Pilates Central offers exercise suitable for women at various stages of pregnancy as well as during the postnatal period. Indeed, many clients first come to us when they are pregnant or have just given birth – and find Pilates a huge help.
Many women also contact us with questions about Pilates and pregnancy. This page seeks to answer the questions that we most often receive. If you have further questions or want to start a session, please contact us.
You can phone us on 020 7288 8080 or email us at Islington@pilatescentral.co.uk
Some mothers-to-be are cautious about exercising during pregnancy due to concerns about harming the baby.
In fact, the NHS advises that: “Exercise is not dangerous for your baby – there is some evidence that active women are less likely to experience problems in later pregnancy and labour.” It also specifically recommends that pregnant women do exercises that strengthen their stomach and pelvic floor – both things that Pilates does well.
The National Childbirth Trust (NCT) also recommends Pilates as a good mind/body workout during pregnancy.
Exercise during pregnancy is a crucial part of keeping active and dealing with your changing shape and weight. Antenatal Pilates is an excellent way of keeping fit and in-shape throughout pregnancy, while also helping the body prepare for the physical demands of labour.
In the postnatal period, many mothers have concerns about dealing with a baby belly and regaining their pre-pregnancy body. A postnatal Pilates workout is the ideal way to start addressing these concerns by changing the shape of the body as well as building strength.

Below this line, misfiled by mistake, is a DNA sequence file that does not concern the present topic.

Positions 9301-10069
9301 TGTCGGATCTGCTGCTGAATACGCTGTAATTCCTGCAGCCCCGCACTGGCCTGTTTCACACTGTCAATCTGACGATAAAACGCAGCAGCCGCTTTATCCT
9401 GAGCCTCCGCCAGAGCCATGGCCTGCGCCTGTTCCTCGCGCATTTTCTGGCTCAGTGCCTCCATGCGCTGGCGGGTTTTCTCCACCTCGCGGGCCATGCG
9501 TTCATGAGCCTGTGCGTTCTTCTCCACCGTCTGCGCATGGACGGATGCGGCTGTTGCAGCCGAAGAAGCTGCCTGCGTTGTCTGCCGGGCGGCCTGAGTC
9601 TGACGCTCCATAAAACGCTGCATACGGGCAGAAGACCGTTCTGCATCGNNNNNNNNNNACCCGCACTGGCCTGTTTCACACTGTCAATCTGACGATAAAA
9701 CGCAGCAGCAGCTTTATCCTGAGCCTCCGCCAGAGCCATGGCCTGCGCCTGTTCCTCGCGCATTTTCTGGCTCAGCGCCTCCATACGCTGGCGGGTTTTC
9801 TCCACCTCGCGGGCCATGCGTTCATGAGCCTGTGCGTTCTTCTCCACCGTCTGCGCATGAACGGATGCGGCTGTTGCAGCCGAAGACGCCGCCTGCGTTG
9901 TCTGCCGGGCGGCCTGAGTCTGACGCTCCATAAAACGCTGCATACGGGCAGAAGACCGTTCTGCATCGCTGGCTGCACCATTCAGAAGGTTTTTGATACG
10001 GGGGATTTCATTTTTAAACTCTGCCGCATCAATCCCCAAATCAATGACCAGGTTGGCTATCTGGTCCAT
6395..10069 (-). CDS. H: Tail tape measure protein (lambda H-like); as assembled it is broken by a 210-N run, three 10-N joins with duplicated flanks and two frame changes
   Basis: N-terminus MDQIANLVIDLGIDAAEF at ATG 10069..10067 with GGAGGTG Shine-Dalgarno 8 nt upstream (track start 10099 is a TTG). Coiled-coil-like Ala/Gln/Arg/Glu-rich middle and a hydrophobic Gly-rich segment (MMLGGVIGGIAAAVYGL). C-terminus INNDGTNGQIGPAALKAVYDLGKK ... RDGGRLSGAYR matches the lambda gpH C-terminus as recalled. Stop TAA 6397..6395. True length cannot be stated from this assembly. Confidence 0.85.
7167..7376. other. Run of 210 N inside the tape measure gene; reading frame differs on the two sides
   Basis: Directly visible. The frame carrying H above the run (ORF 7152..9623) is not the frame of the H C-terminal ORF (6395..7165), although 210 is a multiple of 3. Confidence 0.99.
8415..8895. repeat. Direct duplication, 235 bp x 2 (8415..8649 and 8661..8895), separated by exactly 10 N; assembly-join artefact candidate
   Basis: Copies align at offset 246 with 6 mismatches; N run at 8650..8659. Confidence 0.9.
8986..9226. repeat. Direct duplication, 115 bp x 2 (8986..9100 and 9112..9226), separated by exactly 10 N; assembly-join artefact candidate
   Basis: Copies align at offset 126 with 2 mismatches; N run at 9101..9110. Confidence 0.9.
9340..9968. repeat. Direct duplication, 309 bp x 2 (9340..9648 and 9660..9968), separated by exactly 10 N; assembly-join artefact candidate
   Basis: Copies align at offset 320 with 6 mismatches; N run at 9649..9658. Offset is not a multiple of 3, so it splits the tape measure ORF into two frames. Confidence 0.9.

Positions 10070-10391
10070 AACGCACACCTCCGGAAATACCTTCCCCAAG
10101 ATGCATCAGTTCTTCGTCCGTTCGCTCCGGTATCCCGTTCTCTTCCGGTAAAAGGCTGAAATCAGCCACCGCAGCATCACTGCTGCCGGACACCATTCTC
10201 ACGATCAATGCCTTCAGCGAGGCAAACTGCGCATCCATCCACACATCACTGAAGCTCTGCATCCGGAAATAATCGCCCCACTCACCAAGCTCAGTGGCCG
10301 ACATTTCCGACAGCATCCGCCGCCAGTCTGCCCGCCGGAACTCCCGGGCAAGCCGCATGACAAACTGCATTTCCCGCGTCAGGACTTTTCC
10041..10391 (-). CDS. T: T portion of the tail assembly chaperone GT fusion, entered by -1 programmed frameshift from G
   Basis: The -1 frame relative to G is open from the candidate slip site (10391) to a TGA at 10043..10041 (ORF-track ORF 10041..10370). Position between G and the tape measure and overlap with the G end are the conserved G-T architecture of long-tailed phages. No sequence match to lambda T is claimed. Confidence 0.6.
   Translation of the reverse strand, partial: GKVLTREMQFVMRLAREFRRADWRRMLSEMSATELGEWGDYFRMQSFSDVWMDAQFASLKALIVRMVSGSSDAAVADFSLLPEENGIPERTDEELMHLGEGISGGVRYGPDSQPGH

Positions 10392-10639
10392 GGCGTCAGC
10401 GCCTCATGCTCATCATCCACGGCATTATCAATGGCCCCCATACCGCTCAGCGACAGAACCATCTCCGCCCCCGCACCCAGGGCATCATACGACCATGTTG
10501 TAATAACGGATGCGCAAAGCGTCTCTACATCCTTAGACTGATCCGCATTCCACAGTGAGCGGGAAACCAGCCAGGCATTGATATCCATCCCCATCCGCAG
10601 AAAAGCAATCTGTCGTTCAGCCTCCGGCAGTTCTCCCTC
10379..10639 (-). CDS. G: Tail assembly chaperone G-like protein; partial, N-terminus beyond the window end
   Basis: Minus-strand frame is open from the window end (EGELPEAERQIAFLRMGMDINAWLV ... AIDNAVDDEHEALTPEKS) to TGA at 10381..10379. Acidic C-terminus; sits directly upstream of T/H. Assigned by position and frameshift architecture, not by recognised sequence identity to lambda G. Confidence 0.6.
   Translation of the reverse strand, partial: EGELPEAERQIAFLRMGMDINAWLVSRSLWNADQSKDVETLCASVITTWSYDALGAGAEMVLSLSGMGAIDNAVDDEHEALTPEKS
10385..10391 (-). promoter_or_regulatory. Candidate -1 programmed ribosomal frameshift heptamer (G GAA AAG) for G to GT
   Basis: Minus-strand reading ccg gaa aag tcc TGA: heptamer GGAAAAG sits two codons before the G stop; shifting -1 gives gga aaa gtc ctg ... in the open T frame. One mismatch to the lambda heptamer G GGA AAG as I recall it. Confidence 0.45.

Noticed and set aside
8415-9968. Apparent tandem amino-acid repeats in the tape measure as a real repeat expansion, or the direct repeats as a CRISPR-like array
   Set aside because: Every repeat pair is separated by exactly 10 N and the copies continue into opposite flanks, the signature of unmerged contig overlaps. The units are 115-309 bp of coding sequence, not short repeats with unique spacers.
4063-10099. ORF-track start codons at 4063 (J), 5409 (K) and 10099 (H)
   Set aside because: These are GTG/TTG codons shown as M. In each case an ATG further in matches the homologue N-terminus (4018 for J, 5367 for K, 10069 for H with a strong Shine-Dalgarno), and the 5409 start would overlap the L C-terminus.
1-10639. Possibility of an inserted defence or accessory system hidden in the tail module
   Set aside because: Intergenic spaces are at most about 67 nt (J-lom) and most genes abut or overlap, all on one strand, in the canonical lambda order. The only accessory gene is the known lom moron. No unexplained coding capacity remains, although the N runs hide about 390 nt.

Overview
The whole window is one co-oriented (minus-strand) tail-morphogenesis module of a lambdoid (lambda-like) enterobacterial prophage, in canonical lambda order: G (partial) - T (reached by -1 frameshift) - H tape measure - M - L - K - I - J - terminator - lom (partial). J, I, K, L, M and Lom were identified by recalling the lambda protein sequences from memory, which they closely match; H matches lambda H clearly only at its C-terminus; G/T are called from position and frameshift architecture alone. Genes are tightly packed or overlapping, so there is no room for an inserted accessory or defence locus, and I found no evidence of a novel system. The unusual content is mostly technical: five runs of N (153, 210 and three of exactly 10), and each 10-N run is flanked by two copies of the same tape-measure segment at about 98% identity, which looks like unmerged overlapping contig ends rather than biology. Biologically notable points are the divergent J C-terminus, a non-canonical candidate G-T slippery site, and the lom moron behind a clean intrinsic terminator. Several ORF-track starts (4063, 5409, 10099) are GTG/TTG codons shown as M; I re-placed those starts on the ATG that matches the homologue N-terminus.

Pilates Central does not have specific pregnancy Pilates classes. Instead, classes are individually tailored to meet the needs of every client, including expectant mothers and/or those who have recently given birth. Classes are available seven days a week and start (almost) every half hour on the half hour. You simply book whatever time suits you. Check out our times and prices here.
Pilates Benefits for Pregnancy
Pilates is an ideal choice for women seeking a prenatal workout or looking to start postpartum exercise. Pilates is low-impact, meaning it is particularly suitable for pregnant women, since it puts minimal, if any, a strain on joints.
Pilates targets areas of specific concern during the pre- and postnatal periods. such as the entire back, stomach and pelvic floor muscles.
By targeting the stomach muscles, Pilates improves the body’s ability to cope with the growing weight of the baby. The pelvic floor, meanwhile, provides support to organs in the lower abdomen, one of which is the uterus. Pilates helps women to contract and release the pelvic floor muscles, which helps with supporting those organs, giving birth and preventing incontinence. As the baby grows in the uterus, the abdomen essentially stretches and loosens to make room. This can cause round ligament pain, as well as issues with the lower back and hips. Pilates works on stabilising and strengthening these areas.
FAQ – Frequently Asked Questions About Pilates And Pregnancy
Q. Is it OK to do Pilates in early pregnancy?